The idea of community within the law is various, touching into various aspects that serve as a lens to understand at a national and local scale. From this issue, we can look towards the article titled the “Elimination of Culture-Based Discrimination Against Women Indonesia: An Assessment of the Implementation of State Parties’ Obligations Under Article 5(a) of the Women’s Convention” by Widya Naseva Tuslian from Universitas Indonesia, who argues that Indonesia needs to bring about change—or rather realize the promises that it has made to the international community in finding the balance between the respect of religious and cultural values as well as women’s rights. As Hillary Clinton has famously stated in a conference in Beijing: “Women’s Rights are Human Rights and Human Rights are Women’s Rights”, so in Indonesia’s context Tuslian examines in a sense—the validity and price that Indonesia would have to pay to secure an equilibrium on the subject’s premises.

Regionally, ASEAN remains an important focal point in regards to legal developments—especially since the implementation of the ASEAN Economic Community is seen to many scholars as a double edged sword. Muhammad Rifky Wicaksono and his co-authors seeks to balance these opinions by analysing the implementation of the extraterritoriality principle to underline competition law in Indonesia writing the article “Implementing The Extraterritoriality Principle To Strengthen Competition Law Enforcement In Indonesia In The AEC Era: A Comparative Study”.

In light of a more competitive and connected society, Indonesia faces great importance on the protection of its intellectual property, patents and trademarks and the new emerging variety of trademarks is important for businesses, communities and legal scholars to understand, as divulged in the article titled “Graphical Representation In The Form Of Label Merek/Mark Etiquette In The Context Of Non Conventional Trademark Registration In Indonesia” written by Ilham Azenal Sacabrata. Another emerging issue within Indonesia’s national stage has to do with the country’s history, going back to its nationalization policy concerning land, specifically lands that were utilized as concessions by Dutch companies in North Sumatera. Written by Edy Ikhsan, this article is titled “The Nationalization Of The Dutch Owned Plantations In North Sumatra: To Whom The Communal Land Belong?”. Indeed, much of Indonesia’s laws is based on the inspiration—whether intentional or rather forcibly—of Dutch law but since Indonesia’s Reform Era, the country has slowly heightened its intentions to make sure its judicial system as well as laws in place can reflect the norms and hopes of the Indonesian people. Such is the same with the Constitution, where the Constitutional Court is given the capacity of looking towards the grundnorm embedded within Indonesia. Hence, the ideas of economic democracy is also analyzed in the journal with the article titled “Two Ideas of Economic Democracy: A Contextual Analysis On The Role Of The Indonesian Constitutional Court As A Guardian Of Democracy” written by Kukuh Fadli Prasetyo.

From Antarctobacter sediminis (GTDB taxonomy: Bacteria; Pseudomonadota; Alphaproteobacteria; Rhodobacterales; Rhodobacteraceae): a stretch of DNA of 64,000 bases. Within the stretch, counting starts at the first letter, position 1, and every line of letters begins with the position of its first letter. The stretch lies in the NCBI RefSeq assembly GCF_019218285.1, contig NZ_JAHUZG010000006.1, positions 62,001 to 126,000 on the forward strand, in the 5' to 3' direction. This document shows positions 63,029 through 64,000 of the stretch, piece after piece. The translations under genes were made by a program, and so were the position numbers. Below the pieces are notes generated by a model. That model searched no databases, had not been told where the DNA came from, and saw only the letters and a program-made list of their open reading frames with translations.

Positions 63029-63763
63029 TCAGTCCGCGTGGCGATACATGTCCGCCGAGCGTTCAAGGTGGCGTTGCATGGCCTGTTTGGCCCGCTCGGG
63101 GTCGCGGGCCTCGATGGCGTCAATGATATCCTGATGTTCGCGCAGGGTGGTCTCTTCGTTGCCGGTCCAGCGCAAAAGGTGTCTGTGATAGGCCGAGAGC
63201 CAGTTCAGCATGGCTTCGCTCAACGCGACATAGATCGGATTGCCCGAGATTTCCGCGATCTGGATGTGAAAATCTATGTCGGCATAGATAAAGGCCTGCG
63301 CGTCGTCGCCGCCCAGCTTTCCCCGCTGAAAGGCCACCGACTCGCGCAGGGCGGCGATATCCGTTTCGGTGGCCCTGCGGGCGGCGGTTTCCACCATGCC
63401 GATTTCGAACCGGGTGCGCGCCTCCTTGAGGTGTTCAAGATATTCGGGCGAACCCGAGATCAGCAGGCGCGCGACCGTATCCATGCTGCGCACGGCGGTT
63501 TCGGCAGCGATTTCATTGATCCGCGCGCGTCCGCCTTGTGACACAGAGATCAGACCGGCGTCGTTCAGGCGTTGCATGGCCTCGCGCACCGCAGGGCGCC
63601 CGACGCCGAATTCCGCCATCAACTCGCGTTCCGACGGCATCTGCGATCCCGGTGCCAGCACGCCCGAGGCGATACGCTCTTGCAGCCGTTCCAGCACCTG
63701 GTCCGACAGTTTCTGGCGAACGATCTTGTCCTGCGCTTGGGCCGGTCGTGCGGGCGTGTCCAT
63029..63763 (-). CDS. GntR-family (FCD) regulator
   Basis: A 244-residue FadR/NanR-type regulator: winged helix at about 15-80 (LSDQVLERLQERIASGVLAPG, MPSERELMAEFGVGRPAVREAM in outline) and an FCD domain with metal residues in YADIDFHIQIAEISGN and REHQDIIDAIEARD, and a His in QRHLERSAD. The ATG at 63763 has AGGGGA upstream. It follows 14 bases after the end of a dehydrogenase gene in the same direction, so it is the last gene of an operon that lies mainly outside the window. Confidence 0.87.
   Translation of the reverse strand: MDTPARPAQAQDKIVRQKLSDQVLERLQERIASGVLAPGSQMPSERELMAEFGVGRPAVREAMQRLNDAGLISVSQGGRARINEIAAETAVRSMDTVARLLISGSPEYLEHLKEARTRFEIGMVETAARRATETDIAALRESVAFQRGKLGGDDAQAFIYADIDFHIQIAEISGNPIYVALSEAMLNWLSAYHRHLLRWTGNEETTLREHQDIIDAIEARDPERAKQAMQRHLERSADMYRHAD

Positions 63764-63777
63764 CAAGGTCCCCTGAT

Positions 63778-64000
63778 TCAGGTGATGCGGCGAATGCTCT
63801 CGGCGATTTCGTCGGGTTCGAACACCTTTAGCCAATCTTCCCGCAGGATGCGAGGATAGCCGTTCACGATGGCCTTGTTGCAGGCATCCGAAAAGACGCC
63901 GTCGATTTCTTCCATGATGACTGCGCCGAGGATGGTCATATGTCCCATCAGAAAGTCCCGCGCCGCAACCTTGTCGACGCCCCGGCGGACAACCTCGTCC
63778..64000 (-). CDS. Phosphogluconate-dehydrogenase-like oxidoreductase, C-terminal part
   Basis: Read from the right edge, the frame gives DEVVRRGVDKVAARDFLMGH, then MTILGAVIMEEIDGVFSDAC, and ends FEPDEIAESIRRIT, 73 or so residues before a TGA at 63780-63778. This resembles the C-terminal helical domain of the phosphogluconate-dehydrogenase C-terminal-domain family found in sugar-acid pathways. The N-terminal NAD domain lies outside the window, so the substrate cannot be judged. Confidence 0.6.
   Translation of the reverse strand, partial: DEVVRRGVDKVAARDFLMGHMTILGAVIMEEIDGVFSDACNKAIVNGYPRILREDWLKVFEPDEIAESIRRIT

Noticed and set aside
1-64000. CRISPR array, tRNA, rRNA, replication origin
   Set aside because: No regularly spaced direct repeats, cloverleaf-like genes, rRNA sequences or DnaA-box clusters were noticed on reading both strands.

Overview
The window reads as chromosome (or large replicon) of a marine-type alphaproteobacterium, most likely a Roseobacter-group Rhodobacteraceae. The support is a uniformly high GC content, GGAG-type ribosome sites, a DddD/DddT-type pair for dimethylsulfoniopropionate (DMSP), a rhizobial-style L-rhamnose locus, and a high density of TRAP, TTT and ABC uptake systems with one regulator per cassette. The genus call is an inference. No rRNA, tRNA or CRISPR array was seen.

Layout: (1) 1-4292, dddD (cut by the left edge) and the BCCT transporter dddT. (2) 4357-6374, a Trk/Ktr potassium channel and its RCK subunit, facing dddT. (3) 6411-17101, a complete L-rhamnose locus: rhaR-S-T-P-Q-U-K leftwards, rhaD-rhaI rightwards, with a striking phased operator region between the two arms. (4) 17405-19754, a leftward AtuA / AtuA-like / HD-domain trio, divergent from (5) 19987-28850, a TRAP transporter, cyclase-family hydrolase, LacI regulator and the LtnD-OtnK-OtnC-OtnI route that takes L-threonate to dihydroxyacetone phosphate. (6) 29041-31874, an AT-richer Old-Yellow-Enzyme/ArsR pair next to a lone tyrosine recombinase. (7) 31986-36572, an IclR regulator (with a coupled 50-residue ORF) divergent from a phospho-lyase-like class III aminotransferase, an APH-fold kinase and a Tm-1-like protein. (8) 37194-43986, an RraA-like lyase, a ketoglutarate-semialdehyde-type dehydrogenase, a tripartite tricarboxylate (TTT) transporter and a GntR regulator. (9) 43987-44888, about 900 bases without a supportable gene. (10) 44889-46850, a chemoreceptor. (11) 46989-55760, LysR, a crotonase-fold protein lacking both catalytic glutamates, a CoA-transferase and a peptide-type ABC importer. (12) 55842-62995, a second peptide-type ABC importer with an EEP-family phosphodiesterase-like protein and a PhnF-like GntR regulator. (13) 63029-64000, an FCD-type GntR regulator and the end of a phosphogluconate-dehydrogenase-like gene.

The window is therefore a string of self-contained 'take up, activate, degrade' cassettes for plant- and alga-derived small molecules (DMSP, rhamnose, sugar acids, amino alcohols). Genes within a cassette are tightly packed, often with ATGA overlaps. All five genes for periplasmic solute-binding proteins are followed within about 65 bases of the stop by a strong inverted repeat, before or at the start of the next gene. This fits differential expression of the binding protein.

Finally, if this issue in particular focuses on the idea of different sectors surrounding law and community, then it is prudent to bring forward the relationship Indonesia has with its international partners. This is of course with great attention to the rules and regulations in place and to the extent can governance be deemed sustainable and progressive. In this view, M. Ya’kub Aiyub Kadir seeks to bring into light this idea, through analyzing the legality of Timber produced in Indonesia through the article titled “Indonesian Timber Legality Assurance System (SVLK): In Pursuit of Sustainability In Forest Governance”.

We can attest that following its ninth year, Indonesia Law Review has made significant milestones and seeks to make sure that quality articles is always in tune to our readership. We hope that we can continue to foster a feeling of goodwill and trust between our partners as well as our readers. After all, the world of legal scholarship is looking through the perspectives of academia together.

Warm Regards,

Patricia Rinwigati Waagstein

Editor-in-Chief, 2019-


Vol 8, No 1 (2018)

Available online: 30 April 2018


Vol 7, No 1 (2017)

Available onlline: 30 April 2017


Vol 6, No 3 (2016)

Available onlline: 29 December 2016

Vol 6, No 2 (2016)

Available onlline: 30 August 2016

Vol 6, No 1 (2016)

Available onlline: 30 April 2016

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ISSN: 2356-2129